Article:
SCWO presents significant environmental advantages for the treatment of chemical wastes. First, the salt byproducts are easily separated from the cleaned water and cleaned soil. Unlike some other methods, SCWO does not replace one pollutant with another. Second, facilities for SCWO remediation not only remove PFAS contamination but many other industrial wastes and environmental pollutants. This allows for a much greater return-on-investment for any community or business as the same remediation equipment will be available to process numerous unwanted substances. Third, with the general approach solidified, researchers can focus on ways to maximize the environmental impact of widespread application of SCWO, such as developing uses for the salt byproducts and adapting the technology for use on mobile platforms.
Before widespread use of SCWO technologies to remediate PFAS pollution can be implemented, the appropriate regulatory framework to govern testing and remediation effectiveness will need to be in place. Enforceable mandates for remediation of air, water, soil, food, manufacturing, workplaces, and consumer products are key components to successful elimination of PFAS and other currently unregulated pollutants. Without these mandates, the funding needed to bring PFAS remediation to every neighborhood, water source, food supply, and habitat will not exist.
Regulatory limits on PFAS-related chemicals are a critical step, but will take time and are not the only actions to be taken. Avoidance of PFAS-containing products by consumers and the replacement of PFAS compounds with safe alternatives by manufacturers are essential steps that can be implemented now. However, these measures will not stop the growing levels of PFAS-bioaccumulation. Municipalities and industries need to adopt effective, environmentally friendly, and commercially scalable PFAS remediation technologies like SCWO to address and eliminate PFAS pollution now. Implementation funding must be supplied by governments, industry stakeholders, and PFAS manufacturers for the installation and operation of SCWO remediation facilities. Finally, and arguably most importantly, the organizations and leaders striving to accomplish these vital goals require our unwavering support. Let the health and safety of all individuals, families, communities, and habitats be our “forever” legacy – not our toxic waste.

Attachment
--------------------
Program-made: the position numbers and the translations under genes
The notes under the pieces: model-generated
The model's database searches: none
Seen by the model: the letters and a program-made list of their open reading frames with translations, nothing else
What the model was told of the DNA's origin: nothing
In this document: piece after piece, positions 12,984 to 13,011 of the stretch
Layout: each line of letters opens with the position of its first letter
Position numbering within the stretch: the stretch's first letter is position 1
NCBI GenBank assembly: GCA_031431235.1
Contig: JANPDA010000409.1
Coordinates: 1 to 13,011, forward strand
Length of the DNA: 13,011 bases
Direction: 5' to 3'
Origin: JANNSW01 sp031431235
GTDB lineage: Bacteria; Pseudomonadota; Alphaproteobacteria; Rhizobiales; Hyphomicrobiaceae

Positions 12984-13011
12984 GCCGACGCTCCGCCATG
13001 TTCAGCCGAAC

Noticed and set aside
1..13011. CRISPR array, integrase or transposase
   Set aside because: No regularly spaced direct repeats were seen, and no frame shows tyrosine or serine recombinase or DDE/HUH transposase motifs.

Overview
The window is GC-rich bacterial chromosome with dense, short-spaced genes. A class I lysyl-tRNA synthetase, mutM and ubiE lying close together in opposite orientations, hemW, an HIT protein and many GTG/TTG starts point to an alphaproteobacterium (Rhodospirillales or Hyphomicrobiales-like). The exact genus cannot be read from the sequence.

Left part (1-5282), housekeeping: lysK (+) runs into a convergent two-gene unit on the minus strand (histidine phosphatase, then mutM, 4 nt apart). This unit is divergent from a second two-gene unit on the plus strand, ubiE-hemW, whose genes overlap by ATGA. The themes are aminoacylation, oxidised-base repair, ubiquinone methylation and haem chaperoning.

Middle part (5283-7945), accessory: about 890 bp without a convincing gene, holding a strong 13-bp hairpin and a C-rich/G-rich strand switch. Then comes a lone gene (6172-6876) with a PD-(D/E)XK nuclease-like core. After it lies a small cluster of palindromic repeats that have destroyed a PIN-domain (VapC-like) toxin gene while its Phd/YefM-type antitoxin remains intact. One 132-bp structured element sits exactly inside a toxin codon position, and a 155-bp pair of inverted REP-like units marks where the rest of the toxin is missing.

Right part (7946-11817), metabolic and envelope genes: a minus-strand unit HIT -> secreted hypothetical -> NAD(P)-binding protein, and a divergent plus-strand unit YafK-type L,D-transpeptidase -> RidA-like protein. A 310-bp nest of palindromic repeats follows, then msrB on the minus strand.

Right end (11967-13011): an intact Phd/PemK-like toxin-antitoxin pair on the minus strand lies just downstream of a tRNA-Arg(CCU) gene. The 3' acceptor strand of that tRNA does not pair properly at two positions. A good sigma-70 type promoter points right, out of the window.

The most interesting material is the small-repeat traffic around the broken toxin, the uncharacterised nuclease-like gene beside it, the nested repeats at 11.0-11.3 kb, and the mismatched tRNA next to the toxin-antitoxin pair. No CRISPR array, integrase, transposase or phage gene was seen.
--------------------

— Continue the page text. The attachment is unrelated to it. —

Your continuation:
“The other fork of the road - the one less traveled by - offers our last, our only chance to reach a destination that assures the preservation of the earth." – Rachel Carson
About the Authors:
Mark Goldfeder, MS, NRP.
Mark Goldfeder, MS, NRP, is the Founder and President of Five Bugles Institute, a provider of safety, leadership, and technical education nationally for over a decade. A 30-year veteran firefighter and paramedic, he is the co-author of Five Bugles Institute's PFAS remediation and replacement educational program. Learn more about Five Bugles Institute's research at www.fivebuglesinstitute.com/pfas
Maurice A. Ramirez, D.O., Ph.D.
Maurice A. Ramirez, D.O., Ph.D. is the recipient of the Lifetime Achievement Award in Disaster Medicine and Co-Founder of the High Alert Institute, a 501c3 not-for-profit educational public charity dedicated to providing disaster readiness education and resources to unserved and underserved communities, industries, and charitable organizations in an All Hazards, One Health/One Nature, One Framework paradigm. Learn more about the High Alert Institute at www.HighAlertInstitute.org